1. A process for requesting and discontinuing sitters
  2. Patient eligibility criteria
  3. A pool of sitters
  4. Criteria for sitter qualifications
  5. A sitter job description with expectations for sitter behavior and responsibilities
  6. A training program for sitters

Rates of falls with harm were calculated for hospitals participating in the PA-HEN collaboration using the number of falls with harm (i.e., any fall requiring more than first-aid care12) as reported to the Pennsylvania Patient Safety Reporting System (PA-PSRS) and total facility patient-days as reported to the Pennsylvania Health Care Cost Containment Council (PHC4)13 for the period of January through June 2012. Analysis of falls SAT survey responses alongside rates of falls with harm revealed a statistically significant correlation (p < 0.05) between the use of sitter programs and lower rates of falls with harm. In addition, meta-regression analyses revealed statistically significant correlations (p < 0.05) between three specific practices and lower rates of falls with harm: the sitter program includes (1) criteria for sitter qualifications, (2) a training program for sitters, and (3) a pool of sitters.

The Pennsylvania Patient Safety Authority has previously published a full analysis of the falls SAT survey results identifying best practices associated with higher or lower rates of falls with harm. Although cause and effect cannot be established based on these analyses, the correlation between sitter programs and specific sitter program practices with lower rates of falls with harm were found to be statistically significant. In light of this correlation, as well as the low levels of full implementation for these practices reported on the falls SAT survey, the Authority has suggested that hospitals carefully consider sitter program implementation and incorporation of best practices in sitter program design.14

Sitter Use Associated With Increase in Assisted Falls and Decreased Harm

Falls are one of the events most frequently reported to the Authority.15 A query of the PA-PSRS database identified 54,289 falls events reported by hospitals across Pennsylvania from January 2012 through June 2013, of which 323 were identified as occurring with a sitter present. Assisted falls is one of the 13 PA-PSRS falls event types that hospitals are instructed to assign to falls that occur when a caregiver sees a patient about to fall and intervenes, lowering him or her to a bed or the floor. The percentage of falls labeled as assisted was much higher for falls occurring with a patient sitter present (54 of 323 falls, 16.72%) than for falls occurring without a sitter present (4,523 of 53,966 falls, 8.38%). Of note, none of the assisted falls with sitters present were reported as falls with harm (see Table 1). This suggests that using patient sitters may increase the chances of a fall being assisted, which in turn may prevent falls with harm from occurring.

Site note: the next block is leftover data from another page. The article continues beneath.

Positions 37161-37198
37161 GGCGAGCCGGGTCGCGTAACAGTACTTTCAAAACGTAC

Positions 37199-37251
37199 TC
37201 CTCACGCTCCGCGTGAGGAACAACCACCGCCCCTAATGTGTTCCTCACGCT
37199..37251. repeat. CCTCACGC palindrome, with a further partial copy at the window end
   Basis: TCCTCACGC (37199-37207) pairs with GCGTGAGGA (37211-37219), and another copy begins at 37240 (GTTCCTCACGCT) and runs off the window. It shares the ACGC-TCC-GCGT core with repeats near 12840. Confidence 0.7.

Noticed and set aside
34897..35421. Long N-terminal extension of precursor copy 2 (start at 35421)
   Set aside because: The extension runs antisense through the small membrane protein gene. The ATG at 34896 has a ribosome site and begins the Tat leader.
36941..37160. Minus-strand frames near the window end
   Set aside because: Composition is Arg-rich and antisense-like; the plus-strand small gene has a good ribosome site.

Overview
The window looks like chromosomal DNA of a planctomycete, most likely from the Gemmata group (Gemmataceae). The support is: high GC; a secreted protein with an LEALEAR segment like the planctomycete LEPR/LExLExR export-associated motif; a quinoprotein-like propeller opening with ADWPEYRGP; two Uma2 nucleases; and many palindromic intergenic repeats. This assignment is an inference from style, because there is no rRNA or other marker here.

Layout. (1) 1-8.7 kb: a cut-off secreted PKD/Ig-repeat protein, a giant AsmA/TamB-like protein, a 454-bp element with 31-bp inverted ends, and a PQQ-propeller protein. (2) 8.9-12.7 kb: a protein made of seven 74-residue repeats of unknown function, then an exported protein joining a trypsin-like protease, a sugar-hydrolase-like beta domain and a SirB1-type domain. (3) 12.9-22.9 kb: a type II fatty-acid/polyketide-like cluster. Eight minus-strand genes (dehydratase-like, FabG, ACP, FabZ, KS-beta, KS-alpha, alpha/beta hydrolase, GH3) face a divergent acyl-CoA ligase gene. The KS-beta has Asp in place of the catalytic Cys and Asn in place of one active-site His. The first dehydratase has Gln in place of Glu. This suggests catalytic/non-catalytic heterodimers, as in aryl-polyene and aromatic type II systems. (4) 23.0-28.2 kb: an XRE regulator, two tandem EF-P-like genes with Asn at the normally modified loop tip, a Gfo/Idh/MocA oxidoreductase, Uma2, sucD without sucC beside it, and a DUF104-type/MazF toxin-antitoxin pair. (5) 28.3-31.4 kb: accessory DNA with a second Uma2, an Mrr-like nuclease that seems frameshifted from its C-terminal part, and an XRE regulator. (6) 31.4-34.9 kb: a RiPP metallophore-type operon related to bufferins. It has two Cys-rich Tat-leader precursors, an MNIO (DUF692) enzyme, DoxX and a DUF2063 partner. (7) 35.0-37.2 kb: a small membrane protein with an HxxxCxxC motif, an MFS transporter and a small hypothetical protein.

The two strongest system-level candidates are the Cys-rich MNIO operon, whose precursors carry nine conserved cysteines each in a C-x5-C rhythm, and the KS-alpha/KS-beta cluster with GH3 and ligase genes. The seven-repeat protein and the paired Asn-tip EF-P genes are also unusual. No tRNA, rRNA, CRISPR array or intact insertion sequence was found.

Table 1. Falls Reported to the Pennsylvania Patient Safety Authority, January 2012 through June 2013 ​ ​ ​
Event Type Falls without Harm (% of
Event Type)
Falls with
Harm (% of
Event Type)
Total by Falls Event Type
Falls without sitter present52,340 (96.99)1,626 (3.01)53,966
     Unassisted      47,853 (96.78)      1,590 (3.22)      49,443
     Assisted      4,487 (99.20)           36 (0.80)      4,523
Falls with sitter present
312 (96.59)11 (3.41)323
     Unassisted      258 (95.91)      11 (4.09)      269
     Assisted      54 (100.00)        0 (0.00)       54
Total 52,652 (96.98) 1,637 (3.02) 54,289

The following are examples of PA-PSRS reports of falls assisted by patient sitters:

Patient was sitting in a wheelchair with patient sitter in attendance. Sitter states patient was leaning forward in chair and sitter attempted to guard patient from fall, but patient proceeded to lean forward and was assisted onto floor.

Patient sitter stated the patient was sitting on toilet and started to lean to the left. [The sitter] grabbed the patient and eased him to the floor. The sitter called out for help, and the patient was found lying on the bathroom floor. His head was elevated off the floor.

Sitter reported patient was sitting in chair and lost balance when patient went to get up. Sitter assisted patient to the floor. 

Failure Modes Evident in Reports of Falls With Sitters Present

While sitter programs may reduce the likelihood of injury from falls, like many safety practices, they are not error-proof. Table 2 shows the percentage of falls occurring with sitters present as reported for each PA-PSRS falls event type. Assisted falls represented the most common falls event type assigned to these falls, but other falls event types (e.g., ambulating, toileting, found on floor) were reported at frequencies that suggest the need for clarification of sitter behavior responsibilities and expectations, as well as a sitter training program. Failure modes evident in falls reports involving sitters include the following:

  • The sitter was not within reach of the patient when the patient fell off a chair, wheelchair, or side of the bed.